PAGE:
Entrepreneur Stories

September 19, 2023

5 mins

A Journey to Italy Altered Coffee Consumption Practices

After a trip to Italy, one man changed the way coffee is served around the world. This is the story of how Howard Schultz changed the coffee industry by making his vision of premium yet easily obtainable coffee a reality. He made Starbucks into one of the biggest coffee chains of all time and changed American coffee culture.

Origins and Ambitions: From Brooklyn to Starbucks

Howard Schultz was born in the housing projects in Brooklyn into a low-income family in 1953. His parents were both immigrants and high school dropouts with only his father working by taking low-wage labor jobs. One day when he was 7, Schultz came home to see his father with a cast from his hip to his ankle. He had suffered an injury from his work resulting in no compensation, no severance, and no health insurance. Schultz felt the hopelessness his parents had to go through and it left a lasting impression, especially on his character and motivation.

From Scholarships to Coffee Ventures

Schultz’s mother had encouraged him to attend college in order to receive better opportunities. Schultz earned a full-ride on an athletic scholarship to Northern Michigan University for football. However, he decided that football wasn’t what he wanted to do and so his scholarship was never applied. Schultz instead took on debt and worked multiple part-time jobs to pay for college and eventually graduated with a degree in communications. After graduating, Schultz worked at a ski lodge for a year, before becoming a salesperson at Xerox and then general manager for a coffee manufacturing company called Hammarplast in 1979. In 1981, he fulfilled a plastic cone filter order for a small coffee bean company called Starbucks. Starbucks was not in fact founded by Schultz but by 4 students with a love for coffee in 1971. However, they mainly focused on coffee beans rather than being a coffee shop.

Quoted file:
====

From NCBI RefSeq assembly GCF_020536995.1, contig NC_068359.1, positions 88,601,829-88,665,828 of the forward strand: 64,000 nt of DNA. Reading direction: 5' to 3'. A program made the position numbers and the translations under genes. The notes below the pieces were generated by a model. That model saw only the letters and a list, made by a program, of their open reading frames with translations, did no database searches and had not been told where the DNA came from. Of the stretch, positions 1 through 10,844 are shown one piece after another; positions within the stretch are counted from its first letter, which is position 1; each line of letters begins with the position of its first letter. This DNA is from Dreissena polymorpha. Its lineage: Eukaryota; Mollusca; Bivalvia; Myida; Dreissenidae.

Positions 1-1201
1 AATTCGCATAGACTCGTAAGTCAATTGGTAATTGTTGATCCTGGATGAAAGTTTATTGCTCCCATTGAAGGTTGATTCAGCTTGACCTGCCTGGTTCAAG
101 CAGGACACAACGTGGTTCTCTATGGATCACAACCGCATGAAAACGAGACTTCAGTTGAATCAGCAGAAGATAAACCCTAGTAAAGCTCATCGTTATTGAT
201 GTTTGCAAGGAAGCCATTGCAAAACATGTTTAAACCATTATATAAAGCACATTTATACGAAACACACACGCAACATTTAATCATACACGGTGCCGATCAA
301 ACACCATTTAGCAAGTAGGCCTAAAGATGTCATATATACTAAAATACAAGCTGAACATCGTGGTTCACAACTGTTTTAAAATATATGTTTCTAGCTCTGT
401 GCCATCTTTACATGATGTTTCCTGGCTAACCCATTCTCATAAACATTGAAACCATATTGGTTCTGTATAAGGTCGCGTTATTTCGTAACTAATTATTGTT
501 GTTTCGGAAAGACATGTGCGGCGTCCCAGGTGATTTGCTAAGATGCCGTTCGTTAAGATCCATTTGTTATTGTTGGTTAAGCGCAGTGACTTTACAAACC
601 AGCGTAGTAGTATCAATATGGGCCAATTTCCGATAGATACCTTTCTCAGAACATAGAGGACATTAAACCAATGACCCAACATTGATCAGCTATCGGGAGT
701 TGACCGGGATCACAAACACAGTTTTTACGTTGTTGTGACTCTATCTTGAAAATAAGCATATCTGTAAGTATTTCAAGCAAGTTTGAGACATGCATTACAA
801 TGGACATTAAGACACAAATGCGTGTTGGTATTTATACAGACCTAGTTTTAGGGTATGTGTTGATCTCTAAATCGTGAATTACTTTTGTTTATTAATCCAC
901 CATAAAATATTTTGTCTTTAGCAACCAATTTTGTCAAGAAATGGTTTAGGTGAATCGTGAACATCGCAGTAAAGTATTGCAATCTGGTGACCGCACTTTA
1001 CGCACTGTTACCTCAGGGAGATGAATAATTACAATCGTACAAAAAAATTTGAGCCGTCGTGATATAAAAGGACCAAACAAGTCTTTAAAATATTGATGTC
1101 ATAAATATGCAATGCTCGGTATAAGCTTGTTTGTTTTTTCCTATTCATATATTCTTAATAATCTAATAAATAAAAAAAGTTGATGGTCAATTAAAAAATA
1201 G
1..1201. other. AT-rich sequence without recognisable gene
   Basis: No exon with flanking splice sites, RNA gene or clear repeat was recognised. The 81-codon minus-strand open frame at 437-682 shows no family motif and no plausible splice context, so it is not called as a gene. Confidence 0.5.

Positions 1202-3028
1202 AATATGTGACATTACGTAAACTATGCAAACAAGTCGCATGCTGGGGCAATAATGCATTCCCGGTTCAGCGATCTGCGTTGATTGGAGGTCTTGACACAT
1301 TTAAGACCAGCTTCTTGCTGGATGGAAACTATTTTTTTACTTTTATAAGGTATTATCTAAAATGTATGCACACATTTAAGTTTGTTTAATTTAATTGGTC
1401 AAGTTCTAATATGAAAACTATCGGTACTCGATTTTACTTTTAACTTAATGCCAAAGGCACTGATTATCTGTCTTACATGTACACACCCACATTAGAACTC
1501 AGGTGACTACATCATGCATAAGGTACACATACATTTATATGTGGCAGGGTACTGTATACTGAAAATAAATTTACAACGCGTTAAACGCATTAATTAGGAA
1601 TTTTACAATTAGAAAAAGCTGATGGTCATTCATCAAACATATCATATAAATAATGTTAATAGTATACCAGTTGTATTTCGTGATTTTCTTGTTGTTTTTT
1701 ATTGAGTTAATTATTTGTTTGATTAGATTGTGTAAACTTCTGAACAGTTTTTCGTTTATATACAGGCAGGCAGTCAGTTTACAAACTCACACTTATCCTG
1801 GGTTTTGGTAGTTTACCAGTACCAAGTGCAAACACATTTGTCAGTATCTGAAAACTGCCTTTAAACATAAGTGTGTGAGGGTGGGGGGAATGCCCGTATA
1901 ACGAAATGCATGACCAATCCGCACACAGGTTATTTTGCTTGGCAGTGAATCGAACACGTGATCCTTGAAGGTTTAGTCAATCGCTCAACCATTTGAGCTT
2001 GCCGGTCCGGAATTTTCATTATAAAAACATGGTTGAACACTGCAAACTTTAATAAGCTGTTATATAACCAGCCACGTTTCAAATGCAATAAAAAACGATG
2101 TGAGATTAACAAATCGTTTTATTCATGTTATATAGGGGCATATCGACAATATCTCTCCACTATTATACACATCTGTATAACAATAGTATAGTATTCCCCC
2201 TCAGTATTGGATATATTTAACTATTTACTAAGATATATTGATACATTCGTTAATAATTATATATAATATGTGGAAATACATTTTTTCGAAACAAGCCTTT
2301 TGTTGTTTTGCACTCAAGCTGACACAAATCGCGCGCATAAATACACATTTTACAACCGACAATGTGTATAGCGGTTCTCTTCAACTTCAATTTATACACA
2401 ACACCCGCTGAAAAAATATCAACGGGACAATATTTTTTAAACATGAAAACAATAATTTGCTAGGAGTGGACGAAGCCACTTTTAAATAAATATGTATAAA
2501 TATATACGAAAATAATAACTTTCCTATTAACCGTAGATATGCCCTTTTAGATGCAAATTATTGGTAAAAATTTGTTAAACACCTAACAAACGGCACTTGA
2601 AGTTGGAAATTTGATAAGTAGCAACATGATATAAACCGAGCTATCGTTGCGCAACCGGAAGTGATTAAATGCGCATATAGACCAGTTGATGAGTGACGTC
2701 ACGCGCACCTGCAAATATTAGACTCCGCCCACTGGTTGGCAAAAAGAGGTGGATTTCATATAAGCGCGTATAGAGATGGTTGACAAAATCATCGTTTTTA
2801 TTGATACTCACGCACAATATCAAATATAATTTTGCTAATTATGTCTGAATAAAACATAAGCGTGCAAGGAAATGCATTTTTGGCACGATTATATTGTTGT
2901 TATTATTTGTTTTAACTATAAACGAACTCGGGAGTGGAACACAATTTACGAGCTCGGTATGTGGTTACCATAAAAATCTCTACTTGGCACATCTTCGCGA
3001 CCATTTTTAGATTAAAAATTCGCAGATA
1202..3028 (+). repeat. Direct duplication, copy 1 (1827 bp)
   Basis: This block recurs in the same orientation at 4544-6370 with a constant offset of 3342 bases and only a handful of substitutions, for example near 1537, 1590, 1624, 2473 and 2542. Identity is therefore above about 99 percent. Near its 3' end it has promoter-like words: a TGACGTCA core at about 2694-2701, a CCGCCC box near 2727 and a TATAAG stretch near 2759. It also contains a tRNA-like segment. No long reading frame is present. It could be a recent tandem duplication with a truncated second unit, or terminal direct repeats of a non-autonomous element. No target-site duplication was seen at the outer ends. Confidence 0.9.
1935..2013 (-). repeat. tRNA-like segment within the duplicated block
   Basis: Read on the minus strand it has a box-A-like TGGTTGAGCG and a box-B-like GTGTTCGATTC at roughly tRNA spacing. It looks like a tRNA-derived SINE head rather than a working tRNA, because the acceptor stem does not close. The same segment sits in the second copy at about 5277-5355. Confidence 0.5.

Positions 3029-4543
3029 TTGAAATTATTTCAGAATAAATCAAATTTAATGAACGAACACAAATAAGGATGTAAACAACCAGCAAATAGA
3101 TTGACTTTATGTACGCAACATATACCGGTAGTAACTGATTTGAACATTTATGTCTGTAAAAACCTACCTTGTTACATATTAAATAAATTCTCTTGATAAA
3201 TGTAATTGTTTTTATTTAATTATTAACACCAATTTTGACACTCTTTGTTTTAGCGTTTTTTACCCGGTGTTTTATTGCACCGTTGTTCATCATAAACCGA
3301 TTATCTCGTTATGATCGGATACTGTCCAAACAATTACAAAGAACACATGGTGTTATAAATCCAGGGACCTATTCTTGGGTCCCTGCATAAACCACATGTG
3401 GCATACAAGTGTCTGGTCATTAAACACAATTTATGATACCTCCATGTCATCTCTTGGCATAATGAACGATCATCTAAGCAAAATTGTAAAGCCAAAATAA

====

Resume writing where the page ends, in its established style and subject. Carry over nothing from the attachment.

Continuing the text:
Getty Images

Seeds of Transformation: A Glimpse of Italy

In 1982, Starbucks hired Schultz to serve as its director of marketing and sales and he made it his life’s work. The next year, Schultz took a trip to Milan, Italy, and was captivated by their coffee shops with there being over 1500 just in Milan. He loved the experience of the coffee bars and felt inspired to bring that same experience to America. Schultz saw a vision for Starbucks coffee to expand from just being a small coffee bean store to selling actual coffee, and making premium coffee widely available. However, the owners didn’t agree with Schultz’s vision and weren’t convinced that that future was a reality. So Schultz briefly left the company in 1985 to open his own coffee shop called Il Giornale. 

A Culture Transformed: The Starbucks Experience

In 1987, Schultz returned to purchase the Starbucks brand and its 17 locations with the help of local investors. He then pulled off one of the greatest expansions in history.